For anyone who doubts the ability of the public sector to get things done, Toronto’s vaccination effort should be one hell of a confidence booster.
As of the beginning of the week, more than 3.3 million doses of vaccine had been put into 3.3 million arms in Toronto. That’s 3.3 million reasons to believe that when governments at all levels, hospitals and public agencies get on the same page and actually work together, amazing things are possible.
The record-setting vaccine day event held at Scotiabank Arena on Sunday was of course mega impressive. Shots were raining down like Fred VanVleet three pointers on a good night. But I wasn’t surprised — the city and its partners have been crushing it on vaccine delivery for months now.
I’ve been analyzing the data from the Toronto’s vaccination drive, available through Toronto Public Health, and it tells the story of how a bunch of organizations and agencies not always known for working collaboratively or quickly came together to build a delivery network across multiple sites that can get about 63,000 doses into arms in a day — the equivalent of nearly vaccinating the entire town of Caledon each and every day.
The hospital networks got things started, with the University Health Network, Sunnybrook Hospital and Michael Garron Hospital delivering the majority of doses in December, almost immediately after vaccinations got federal approval. Since then, the hospital networks have continued to play a key role in getting the city vaccinated with pop-up clinics and community clinics.
Of the hospitals, the Scarborough Health Network leads the way, with 382,059 doses delivered, following by University Health Network, Michael Garron, and Unity Health Toronto.
The hospitals had a head start on Toronto Public Health, whose mass vaccination clinics didn’t open in earnest until March. But those clinics have kept busy. Toronto Public Health has now delivered more vaccine doses than any other organization.
But the busiest vaccine clinic to date is not one of the city’s mass vaccination centres. Instead, the trophy for most doses delivered goes to the clinic at the Centennial Athletic Centre operated by the Scarborough Health Network. Through Monday, 161,888 arms had been jabbed there, an average of 1,497 per day since March 17.
Across town, the Toronto Congress Centre mass clinic operated by Toronto Public Health in Etobicoke takes the second spot, with 134,162 doses delivered through Monday. The downtown clinic at the Metro Toronto Convention Centre takes the bronze medal, with 130,040 doses.
Additional kudos have go out to the clinics operated by Michael Garron Hospital, who have managed to deliver some incredible one-day numbers. Until this past weekend, their Thorncliffe Park clinic held the daily record with 10,445 doses on May 16 — a mark it took a basketball arena to surpass. On the list of the top 10 days with the most doses at a clinic, the Michael Garron sites in Thorncliffe Park and at Hilltop Warden hold seven spots on the top 10 list of sites with the most doses distributed in a single day.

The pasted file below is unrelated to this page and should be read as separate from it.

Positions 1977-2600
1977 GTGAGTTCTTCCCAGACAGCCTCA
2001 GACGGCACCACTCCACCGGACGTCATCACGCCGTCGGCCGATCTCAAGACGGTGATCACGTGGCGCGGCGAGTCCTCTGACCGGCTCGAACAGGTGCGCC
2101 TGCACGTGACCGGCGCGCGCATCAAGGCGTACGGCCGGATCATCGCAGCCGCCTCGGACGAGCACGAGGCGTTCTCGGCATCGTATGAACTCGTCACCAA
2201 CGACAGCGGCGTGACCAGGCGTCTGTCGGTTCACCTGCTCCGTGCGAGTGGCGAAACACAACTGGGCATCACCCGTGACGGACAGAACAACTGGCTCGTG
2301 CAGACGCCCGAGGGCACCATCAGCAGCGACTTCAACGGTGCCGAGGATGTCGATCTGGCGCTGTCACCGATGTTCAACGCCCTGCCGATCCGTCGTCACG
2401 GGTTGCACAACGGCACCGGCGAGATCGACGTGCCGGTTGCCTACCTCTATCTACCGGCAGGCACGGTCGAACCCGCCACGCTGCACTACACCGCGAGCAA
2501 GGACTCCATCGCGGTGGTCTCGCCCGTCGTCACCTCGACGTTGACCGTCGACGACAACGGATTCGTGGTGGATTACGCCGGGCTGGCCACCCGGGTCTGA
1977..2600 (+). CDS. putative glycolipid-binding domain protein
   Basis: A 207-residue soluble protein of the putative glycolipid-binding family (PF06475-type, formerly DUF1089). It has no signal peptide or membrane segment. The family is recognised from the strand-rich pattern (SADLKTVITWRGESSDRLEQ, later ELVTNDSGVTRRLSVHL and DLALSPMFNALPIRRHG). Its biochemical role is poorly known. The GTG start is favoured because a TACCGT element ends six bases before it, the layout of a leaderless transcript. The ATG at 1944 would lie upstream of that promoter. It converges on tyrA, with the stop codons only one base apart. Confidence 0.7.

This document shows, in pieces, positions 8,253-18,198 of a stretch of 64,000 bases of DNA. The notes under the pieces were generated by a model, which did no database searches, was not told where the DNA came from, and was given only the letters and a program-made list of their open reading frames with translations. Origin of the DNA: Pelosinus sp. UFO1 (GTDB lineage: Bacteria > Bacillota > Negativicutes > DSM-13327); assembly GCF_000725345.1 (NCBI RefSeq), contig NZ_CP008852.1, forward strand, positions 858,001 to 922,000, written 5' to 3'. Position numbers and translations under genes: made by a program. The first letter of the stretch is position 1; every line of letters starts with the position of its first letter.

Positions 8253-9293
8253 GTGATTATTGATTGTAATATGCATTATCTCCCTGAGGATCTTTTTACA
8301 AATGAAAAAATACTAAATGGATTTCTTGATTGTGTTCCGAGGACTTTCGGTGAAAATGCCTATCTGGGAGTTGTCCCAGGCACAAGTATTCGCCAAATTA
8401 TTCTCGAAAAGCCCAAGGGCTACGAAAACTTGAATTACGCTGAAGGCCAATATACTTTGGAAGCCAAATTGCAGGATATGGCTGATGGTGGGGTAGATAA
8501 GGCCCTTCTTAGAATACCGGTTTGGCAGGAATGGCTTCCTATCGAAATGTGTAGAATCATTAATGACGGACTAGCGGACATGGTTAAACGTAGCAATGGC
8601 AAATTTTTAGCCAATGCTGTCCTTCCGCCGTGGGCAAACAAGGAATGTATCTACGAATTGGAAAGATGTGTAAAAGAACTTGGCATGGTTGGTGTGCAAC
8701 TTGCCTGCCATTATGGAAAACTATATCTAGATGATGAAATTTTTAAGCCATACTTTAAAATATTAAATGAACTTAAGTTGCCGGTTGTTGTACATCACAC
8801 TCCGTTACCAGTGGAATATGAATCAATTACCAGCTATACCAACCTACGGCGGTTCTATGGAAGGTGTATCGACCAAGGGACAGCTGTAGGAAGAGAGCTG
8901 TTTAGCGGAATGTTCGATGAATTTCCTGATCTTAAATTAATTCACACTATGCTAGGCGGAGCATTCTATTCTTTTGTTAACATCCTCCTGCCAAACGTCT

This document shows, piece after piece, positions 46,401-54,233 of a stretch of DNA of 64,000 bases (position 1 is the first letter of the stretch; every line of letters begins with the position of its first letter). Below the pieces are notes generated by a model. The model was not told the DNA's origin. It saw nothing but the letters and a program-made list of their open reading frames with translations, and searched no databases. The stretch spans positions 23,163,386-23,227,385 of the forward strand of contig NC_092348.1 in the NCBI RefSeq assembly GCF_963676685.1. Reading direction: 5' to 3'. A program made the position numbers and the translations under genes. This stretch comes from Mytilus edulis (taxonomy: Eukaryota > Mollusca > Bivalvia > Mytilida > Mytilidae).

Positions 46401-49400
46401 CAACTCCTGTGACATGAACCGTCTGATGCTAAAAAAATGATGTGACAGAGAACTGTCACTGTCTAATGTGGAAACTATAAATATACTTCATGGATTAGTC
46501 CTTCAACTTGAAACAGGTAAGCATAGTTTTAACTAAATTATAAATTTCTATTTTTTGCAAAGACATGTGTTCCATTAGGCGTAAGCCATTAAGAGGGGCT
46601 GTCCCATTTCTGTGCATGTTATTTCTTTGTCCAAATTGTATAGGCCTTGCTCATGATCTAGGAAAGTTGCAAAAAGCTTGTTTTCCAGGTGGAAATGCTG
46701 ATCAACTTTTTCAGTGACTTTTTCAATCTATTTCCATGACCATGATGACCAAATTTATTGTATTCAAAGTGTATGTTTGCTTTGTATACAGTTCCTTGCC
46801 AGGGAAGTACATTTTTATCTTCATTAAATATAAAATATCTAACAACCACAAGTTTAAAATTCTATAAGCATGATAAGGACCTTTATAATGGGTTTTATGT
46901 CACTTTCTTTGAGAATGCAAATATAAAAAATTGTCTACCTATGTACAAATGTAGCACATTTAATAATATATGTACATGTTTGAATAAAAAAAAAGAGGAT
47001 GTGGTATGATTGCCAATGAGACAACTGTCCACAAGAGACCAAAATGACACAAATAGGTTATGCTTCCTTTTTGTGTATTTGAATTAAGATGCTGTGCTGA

And let’s give special recognition to the city’s pharmacies, who have combined to deliver 549,497 doses. The Shoppers Drug Mart at Danforth and Coxwell has the high watermark for doses, with 6,317 administered to date.
One thing the data does make clear is that, even with the pace picking up substantially over the last month, there’s still room to work even faster. The mass vaccination site at the Metro Toronto Convention Centre, for example, has been averaging about 1,254 doses per day since the clinics ramped up operations in March, but has peaked at 2,695 daily doses. That suggests it’s been operating around half capacity — with more vaccine supply, it could be getting even more people vaccinated.
None of this has been easy. There have been missteps along way. The online booking system offered by the provincial government has been frustrating to use. The shifting advice on AstraZeneca was a significant misfire. But still, the numbers are big, and getting bigger — and nothing matters more.
Remember, not long ago, Toronto was a city full of the hottest of hot-spot neighbourhoods. Now, the city is more than 35 per cent fully vaccinated, with both new and active cases dropping fast. The credit for all this progress can’t just go to the vaccines. It’s also got to go to the people and the organizations who got those vaccines to the people who needed them.
It’s a feat of public sector coordination, driven by thousands of people willing to put in a ridiculous amount of hard work. Put some respect on it.
Article From: The Star
Author: Matt ElliottContributing Columnist